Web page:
The Green Issue

Why paper cups just aren’t greener

Each year, Americans toss more than 80 billion single-use cups. But is switching from foam to paper really better for the environment?

Few foam cups get recycled.


Paper cups get recycled.

BROOKLINE’S BAN of polystyrene food and beverage containers in late 2013 came just before a council vote in New York City to do the same. More than 75 cities and counties in California already have similar restrictions, and more local governments around the country are considering them.

But are paper cups really any better?


“There are trade-offs,” says Tim Greiner, managing director of Pure Strategies, a sustainability consultancy in Gloucester with a focus on product design. “We find this often when we compare different types of products for similar use.” In the case of paper vs. polystyrene, he says, “one is better on climate change and water” — that would be foam — “one is better on toxicity, and neither is great on recyclability.”

A 2006 study done in the Netherlands compared the materials side by side. It concluded that paper cups were less polluting in five of 10 categories and that polystyrene was better in the other five. And trying to rate the categories is a losing battle. “There’s no scientific method for saying one environmental impact is more or less important than the other,” Greiner says.

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But there is a third option. “Take your own mug with you,” he says. “We know that reusing that mug hundreds of times is a better choice.”


Styrofoam is the trademarked name of styrene foam, which was invented in the early 1940s by Dow Chemical scientist Ray McIntire, who was trying to make a flexible electrical insulator. Styrofoam is not actually used in cups but in rigid foam building insulation.



Polystyrene is derived from petroleum and natural-gas byproducts; 4,748 gallons of water are used to make 10,000 foam cups.



Twenty million trees (a renewable resource) are cut down annually to manufacture paper cups, most of which are coated with a fossil fuel-derived plastic called polyethylene. The paper industry uses chemicals, including chlorine dioxide, which can cause harm if it leaves a factory in waste water. Moreover, 8,095 gallons of water are used to make 10,000 paper cups with sleeves.



Toxic chemicals, including benzene, leach out of polystyrene containers into the food or drink inside them, especially when heated in a microwave.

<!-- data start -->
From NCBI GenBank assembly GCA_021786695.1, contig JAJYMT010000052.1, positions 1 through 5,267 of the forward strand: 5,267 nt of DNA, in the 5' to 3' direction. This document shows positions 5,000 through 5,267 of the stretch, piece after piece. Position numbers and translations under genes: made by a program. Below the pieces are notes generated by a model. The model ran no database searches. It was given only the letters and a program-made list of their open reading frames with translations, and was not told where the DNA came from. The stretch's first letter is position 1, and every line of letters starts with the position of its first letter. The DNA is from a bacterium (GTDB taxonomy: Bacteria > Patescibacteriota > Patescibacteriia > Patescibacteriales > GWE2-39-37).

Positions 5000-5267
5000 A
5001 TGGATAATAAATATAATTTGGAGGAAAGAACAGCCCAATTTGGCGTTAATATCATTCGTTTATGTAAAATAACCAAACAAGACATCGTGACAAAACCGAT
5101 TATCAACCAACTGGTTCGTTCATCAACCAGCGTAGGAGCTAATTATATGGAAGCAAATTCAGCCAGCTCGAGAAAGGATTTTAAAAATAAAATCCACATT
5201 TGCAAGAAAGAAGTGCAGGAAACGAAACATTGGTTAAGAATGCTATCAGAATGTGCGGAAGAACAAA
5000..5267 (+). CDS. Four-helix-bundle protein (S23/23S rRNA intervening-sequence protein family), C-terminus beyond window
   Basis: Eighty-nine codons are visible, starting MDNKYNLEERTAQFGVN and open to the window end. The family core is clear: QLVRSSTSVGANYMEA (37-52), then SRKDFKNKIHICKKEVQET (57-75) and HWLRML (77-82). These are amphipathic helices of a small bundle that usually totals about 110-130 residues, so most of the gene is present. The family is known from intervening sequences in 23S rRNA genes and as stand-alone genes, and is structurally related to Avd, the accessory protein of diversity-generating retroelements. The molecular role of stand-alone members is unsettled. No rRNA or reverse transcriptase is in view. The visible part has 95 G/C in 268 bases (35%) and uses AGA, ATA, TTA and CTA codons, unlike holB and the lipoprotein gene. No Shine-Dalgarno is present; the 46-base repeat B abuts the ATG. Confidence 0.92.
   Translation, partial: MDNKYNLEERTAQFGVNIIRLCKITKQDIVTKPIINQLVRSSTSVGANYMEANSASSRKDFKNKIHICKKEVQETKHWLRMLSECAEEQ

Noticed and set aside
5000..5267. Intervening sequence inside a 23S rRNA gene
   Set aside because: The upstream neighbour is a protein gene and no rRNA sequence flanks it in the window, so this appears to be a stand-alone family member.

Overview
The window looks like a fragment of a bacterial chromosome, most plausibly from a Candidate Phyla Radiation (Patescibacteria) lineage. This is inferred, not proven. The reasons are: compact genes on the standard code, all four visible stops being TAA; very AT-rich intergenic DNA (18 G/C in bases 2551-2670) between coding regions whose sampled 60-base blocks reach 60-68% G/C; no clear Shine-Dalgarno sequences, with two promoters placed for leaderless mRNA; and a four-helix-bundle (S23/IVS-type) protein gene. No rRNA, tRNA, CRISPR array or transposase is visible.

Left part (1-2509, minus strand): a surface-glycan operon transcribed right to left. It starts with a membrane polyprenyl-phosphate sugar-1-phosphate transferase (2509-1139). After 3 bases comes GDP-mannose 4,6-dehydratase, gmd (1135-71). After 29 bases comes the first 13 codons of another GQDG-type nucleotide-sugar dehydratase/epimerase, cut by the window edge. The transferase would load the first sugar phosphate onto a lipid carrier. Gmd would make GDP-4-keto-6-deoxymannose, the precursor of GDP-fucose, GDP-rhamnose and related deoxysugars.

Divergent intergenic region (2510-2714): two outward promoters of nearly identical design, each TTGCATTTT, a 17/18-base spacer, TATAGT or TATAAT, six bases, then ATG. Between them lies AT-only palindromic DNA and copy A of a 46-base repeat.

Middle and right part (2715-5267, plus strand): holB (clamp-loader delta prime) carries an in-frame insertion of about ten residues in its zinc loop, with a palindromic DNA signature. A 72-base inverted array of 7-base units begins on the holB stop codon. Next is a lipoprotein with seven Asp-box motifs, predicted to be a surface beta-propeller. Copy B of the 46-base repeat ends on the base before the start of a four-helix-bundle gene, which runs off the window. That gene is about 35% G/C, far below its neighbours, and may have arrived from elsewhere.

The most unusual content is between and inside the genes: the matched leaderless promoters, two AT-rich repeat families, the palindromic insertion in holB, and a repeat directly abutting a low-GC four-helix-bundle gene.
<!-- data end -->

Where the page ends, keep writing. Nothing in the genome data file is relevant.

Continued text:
There are no known health harms from paper cups.




The net expended energy that goes into making 10,000 16-ounce polystyrene cups is 5.4 million BTUs, about the same as burning 450 pounds of coal.


For 10,000 16-ounce polyethylene-coated paper cups, it’s 6.5 million BTUs, equivalent to 542 pounds of coal.



Factoring in moving the raw materials to the manufacturer, it takes 3.2 grams of petroleum to produce and ship one polystyrene cup. paperGetting a paper cup made takes 4.1 grams of petroleum per cup, more if it has a plastic coating.


Getting a paper cup made takes 4.1 grams of petroleum per cup, more if it has a plastic coating.



The manufacture of 10,000 polystyrene cups causes about 680 pounds of greenhouse gas emissions; that’s equivalent to emissions from 34.5 gallons of gas.


For paper cups, it’s 500 pounds, or 25.5 gallons of gas, but when you add a sleeve, the emissions exceed those for polystyrene.



It can take more than a million years for a polystyrene foam product to decompose in a landfill, according to the EPA, and 50 years in a marine environment (where it can cause serious harm to animals).

Boston, Cambridge, and Brookline do not accept polystyrene for recycling — and that’s not unusual. The low weight-to-volume ratio of polystyrene makes large-scale pickup for recycling impractical. At least two local private companies do accept polystyrene, but you have to get it to them: ReFoamIt in Leominster (508-872-2323, and Charlestown’s Save That Stuff (617-241-9998,


A paper cup takes more than 20 years to decompose in a sealed landfill and a few days in a lake or the ocean. Paper cups, even polyethylene-coated ones, can be recycled (both Boston and Cambridge accept curbside, but Brookline does not).

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